The heavenward rails

A consideration of the spiritual benefits of why Catholics kneel during Mass does raise other questions. Why do the faithful kneel during the time bread and wine become Christ’s Body and Blood, but remain standing to receive it?

Kneeling prayerfully before Jesus occurs frequently in the New Testament. The sick, rulers, desperate parents and the Apostles alike all knelt before the Lord. Catholics coming forward to receive the same Jesus in Holy Communion plead for the Lord’s favor now as then.

For centuries, Catholics did kneel to receive the eucharistic Lord. Most western churches had altar rails that separated the sanctuary from the nave. These likely originated from the early Church custom of shielding the sanctuary by ornate wood screens in order to better protect Liturgical action and elements from both insects and the livestock brought to be blessed and shared.

Originally a white cloth would be laid under where Communion was received to protect any dropped Eucharist. Increased reverence for the Real Presence motivated believers to choose, and local bishops to instruct, that Communion be received directly on the tongue, while kneeling. The screens and white cloth developed into the altar rail at which the faithful could kneel to receive Holy Communion.

The reforms of Vatican Council II made no mention of the need to remove altar rails, which happened in most places. There was never a rule that churches had to have one. The Liturgy before 1965 was written more from the perspective of what the priest had to do, but as a rediscovered priesthood of the Baptized emerged, countries throughout the world experimented with different ways of distributing Communion.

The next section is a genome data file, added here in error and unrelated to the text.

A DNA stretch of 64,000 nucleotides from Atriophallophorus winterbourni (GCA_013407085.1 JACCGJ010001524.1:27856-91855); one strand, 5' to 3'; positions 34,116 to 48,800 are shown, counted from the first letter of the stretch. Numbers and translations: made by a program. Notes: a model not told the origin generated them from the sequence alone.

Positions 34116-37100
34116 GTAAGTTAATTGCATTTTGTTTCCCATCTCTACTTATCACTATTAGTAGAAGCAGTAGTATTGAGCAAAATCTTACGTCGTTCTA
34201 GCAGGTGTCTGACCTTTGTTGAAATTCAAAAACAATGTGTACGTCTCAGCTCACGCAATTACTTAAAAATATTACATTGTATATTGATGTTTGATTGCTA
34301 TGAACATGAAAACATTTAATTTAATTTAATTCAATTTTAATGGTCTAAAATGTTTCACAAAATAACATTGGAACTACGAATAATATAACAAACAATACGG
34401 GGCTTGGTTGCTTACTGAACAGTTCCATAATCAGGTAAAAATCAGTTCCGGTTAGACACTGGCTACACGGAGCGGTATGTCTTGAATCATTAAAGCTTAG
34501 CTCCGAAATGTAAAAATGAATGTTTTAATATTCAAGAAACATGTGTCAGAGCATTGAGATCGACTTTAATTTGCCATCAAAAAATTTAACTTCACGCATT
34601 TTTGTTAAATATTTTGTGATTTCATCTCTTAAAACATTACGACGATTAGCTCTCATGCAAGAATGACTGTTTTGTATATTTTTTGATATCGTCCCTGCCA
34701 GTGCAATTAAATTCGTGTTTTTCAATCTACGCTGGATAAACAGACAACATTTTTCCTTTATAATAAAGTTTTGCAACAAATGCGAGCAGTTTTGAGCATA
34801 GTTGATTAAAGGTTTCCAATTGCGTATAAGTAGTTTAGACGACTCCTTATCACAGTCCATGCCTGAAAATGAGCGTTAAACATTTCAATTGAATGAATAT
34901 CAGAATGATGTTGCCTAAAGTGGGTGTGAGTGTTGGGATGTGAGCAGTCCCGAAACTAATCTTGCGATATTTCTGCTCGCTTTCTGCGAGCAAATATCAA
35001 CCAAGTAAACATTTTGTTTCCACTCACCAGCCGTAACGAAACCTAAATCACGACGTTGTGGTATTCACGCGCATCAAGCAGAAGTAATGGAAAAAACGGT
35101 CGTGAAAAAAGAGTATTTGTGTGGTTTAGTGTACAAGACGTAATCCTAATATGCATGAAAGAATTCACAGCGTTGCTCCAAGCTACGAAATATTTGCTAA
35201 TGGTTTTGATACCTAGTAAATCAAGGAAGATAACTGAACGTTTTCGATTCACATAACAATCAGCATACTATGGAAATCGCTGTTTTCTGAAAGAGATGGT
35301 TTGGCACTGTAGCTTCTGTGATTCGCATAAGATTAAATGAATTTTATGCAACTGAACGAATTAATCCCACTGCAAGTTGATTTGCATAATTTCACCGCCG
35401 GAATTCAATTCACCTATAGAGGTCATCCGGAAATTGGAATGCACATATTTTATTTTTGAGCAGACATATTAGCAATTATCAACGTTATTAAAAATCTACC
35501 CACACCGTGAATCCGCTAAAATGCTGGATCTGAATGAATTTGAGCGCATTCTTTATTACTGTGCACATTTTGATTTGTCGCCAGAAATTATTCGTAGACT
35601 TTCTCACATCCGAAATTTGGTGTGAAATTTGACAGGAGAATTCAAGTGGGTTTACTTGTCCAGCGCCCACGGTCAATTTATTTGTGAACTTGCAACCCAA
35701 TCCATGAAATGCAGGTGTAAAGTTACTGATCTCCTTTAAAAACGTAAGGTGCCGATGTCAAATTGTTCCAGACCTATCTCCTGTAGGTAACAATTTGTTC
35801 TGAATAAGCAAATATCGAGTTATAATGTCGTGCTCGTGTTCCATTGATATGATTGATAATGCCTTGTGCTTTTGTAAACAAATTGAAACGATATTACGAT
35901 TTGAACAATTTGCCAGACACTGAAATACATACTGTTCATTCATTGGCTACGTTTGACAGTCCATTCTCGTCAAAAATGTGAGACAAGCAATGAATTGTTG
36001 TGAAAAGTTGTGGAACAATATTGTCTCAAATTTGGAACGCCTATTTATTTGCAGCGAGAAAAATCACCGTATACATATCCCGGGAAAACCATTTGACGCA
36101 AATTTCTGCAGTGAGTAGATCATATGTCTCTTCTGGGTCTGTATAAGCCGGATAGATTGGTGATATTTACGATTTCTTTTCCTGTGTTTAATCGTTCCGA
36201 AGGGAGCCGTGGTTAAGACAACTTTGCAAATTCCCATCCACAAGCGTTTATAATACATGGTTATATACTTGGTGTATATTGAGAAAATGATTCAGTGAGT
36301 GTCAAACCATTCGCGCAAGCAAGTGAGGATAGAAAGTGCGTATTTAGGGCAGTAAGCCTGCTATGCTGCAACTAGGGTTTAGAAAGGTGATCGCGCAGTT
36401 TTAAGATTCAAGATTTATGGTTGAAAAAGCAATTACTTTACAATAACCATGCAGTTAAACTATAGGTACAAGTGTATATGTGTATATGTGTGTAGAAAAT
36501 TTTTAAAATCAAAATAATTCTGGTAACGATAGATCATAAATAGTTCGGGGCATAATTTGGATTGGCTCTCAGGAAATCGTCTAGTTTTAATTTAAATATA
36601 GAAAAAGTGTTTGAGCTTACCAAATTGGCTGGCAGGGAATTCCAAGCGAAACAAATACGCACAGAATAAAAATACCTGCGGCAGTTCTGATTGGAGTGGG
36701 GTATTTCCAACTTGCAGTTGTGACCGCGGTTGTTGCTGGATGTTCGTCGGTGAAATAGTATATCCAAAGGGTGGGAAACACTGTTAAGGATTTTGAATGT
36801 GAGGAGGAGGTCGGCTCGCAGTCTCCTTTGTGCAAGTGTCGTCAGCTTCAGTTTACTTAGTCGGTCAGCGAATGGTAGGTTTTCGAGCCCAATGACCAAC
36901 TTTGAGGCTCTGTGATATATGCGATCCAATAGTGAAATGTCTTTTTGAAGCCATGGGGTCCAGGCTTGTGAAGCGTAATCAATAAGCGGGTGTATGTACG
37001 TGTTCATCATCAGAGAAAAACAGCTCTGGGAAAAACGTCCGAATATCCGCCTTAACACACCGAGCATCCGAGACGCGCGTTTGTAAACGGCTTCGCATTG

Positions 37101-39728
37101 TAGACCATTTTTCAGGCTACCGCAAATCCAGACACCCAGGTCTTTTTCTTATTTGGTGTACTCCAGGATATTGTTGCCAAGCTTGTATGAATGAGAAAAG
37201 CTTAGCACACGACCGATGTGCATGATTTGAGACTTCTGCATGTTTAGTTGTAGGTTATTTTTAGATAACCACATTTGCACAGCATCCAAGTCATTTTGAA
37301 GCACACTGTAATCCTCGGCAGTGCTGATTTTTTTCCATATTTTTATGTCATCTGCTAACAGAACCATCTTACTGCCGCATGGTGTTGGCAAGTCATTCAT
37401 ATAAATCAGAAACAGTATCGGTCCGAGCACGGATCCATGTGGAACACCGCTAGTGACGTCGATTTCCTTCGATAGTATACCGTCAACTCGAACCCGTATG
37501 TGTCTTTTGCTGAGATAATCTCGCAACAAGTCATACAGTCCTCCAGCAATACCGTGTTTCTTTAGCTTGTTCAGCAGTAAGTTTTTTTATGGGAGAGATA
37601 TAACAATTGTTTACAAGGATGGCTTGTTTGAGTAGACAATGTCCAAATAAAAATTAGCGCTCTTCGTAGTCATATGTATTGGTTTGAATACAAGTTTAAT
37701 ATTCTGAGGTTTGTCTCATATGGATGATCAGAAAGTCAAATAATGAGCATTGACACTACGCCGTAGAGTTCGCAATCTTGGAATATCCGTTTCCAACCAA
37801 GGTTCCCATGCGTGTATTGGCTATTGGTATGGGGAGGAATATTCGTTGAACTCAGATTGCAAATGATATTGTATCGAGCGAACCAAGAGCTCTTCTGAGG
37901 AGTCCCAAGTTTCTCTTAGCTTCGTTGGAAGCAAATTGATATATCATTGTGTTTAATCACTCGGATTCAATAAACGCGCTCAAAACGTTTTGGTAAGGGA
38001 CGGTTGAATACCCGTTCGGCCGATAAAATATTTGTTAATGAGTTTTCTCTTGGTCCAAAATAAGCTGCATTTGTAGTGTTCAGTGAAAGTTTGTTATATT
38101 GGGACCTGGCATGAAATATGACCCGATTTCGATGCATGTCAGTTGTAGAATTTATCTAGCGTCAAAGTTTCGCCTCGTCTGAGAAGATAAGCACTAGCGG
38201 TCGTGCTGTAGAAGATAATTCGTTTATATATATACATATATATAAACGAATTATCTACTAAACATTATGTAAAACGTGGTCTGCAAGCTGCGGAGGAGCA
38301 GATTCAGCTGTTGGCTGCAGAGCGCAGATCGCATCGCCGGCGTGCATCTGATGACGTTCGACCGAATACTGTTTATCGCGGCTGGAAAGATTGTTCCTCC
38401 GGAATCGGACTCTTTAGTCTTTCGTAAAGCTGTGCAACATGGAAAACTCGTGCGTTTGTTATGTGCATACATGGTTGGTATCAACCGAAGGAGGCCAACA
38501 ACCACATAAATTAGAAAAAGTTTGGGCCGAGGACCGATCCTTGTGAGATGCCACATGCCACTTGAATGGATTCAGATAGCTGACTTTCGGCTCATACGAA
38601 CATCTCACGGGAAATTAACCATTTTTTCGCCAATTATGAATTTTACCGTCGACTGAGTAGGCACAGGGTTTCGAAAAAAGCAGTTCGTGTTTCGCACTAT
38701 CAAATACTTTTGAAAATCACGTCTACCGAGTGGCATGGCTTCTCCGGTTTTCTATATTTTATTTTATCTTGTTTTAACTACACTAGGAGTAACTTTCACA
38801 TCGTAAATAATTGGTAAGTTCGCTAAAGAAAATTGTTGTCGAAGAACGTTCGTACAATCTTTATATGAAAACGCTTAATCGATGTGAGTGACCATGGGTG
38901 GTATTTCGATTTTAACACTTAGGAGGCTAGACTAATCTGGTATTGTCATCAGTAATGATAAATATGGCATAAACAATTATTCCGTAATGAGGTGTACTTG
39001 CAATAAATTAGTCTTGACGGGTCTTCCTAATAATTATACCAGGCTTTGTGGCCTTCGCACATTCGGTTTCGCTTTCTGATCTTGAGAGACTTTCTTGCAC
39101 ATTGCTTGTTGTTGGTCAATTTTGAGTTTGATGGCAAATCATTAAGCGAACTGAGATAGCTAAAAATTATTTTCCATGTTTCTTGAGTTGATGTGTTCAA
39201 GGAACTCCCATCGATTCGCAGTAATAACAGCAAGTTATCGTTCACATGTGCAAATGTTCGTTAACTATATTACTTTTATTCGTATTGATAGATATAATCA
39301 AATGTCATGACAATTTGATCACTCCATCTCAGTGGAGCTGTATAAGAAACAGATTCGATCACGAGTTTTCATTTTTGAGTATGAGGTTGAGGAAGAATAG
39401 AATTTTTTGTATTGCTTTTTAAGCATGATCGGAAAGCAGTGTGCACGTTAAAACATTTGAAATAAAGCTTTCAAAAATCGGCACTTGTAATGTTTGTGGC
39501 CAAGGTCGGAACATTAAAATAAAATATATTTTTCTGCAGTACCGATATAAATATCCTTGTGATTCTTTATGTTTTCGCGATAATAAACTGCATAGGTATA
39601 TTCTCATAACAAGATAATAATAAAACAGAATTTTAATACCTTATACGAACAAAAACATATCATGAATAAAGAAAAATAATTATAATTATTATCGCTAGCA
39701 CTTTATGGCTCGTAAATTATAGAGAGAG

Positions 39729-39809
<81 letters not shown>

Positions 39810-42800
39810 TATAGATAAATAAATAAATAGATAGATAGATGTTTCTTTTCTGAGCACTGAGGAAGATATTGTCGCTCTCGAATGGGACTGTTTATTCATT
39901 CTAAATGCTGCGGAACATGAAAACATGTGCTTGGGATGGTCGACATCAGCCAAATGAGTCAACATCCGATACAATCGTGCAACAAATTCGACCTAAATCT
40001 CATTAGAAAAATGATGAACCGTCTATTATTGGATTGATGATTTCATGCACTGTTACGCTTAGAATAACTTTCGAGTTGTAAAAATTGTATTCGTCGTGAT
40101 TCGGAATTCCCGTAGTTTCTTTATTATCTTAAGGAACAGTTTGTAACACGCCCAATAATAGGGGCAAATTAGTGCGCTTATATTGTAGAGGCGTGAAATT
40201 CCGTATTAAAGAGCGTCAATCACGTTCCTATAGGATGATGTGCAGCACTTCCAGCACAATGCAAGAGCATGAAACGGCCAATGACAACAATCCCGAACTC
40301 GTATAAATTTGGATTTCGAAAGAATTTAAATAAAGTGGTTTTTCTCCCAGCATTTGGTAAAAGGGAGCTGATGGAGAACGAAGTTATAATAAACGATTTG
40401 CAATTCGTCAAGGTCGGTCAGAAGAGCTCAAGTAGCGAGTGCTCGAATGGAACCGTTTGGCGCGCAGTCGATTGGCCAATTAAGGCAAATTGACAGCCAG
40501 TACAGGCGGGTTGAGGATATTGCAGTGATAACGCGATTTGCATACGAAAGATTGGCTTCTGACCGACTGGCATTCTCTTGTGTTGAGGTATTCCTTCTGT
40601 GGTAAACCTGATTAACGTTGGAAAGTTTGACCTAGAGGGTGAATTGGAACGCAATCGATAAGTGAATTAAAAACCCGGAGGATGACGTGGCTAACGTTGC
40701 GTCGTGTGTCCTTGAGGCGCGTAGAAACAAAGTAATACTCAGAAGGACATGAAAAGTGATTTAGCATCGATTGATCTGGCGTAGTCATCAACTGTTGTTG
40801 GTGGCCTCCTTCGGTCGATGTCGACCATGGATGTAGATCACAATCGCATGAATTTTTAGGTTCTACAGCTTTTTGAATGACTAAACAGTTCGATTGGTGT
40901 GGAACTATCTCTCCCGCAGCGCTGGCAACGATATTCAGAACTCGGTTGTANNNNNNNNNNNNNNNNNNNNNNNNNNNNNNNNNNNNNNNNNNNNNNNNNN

By 1969, each territorial group of Bishops was permitted to determine how Communion was to be received in their dioceses and the bishops of the United States chose standing to emphasize the unity of the congregation, some members of which are not physically able to kneel. Subconsciously, the altar rail became viewed as a relic of bygone days that symbolized a condescending view of God’s people. Much beauty was discarded.

The most recent edition of the Roman Missal gives individuals the option of kneeling to receive Communion. Some pastors now distribute while standing at a kneeler to more safely accommodate those who wish to kneel. This also helps brace those who stand, but are unsteady on their feet.

In an age when massive litigation results from tripping and falling in public spaces, perhaps it’s time for a reconsideration of the altar rail’s benefits. In devotion, sweethearts propose marriage on bended knee. Catholics should be free to show the same deference to the Christ they can only now see sacramentally.

If a kneeler, or altar rail is viewed only in reference to its commentary on our state in life, then proper focus has been lost. The altar rail became a visible reminder that entrance into heaven is not automatic. It happens when, as St. Paul said, we bend the knee with those in heaven toward the Lord.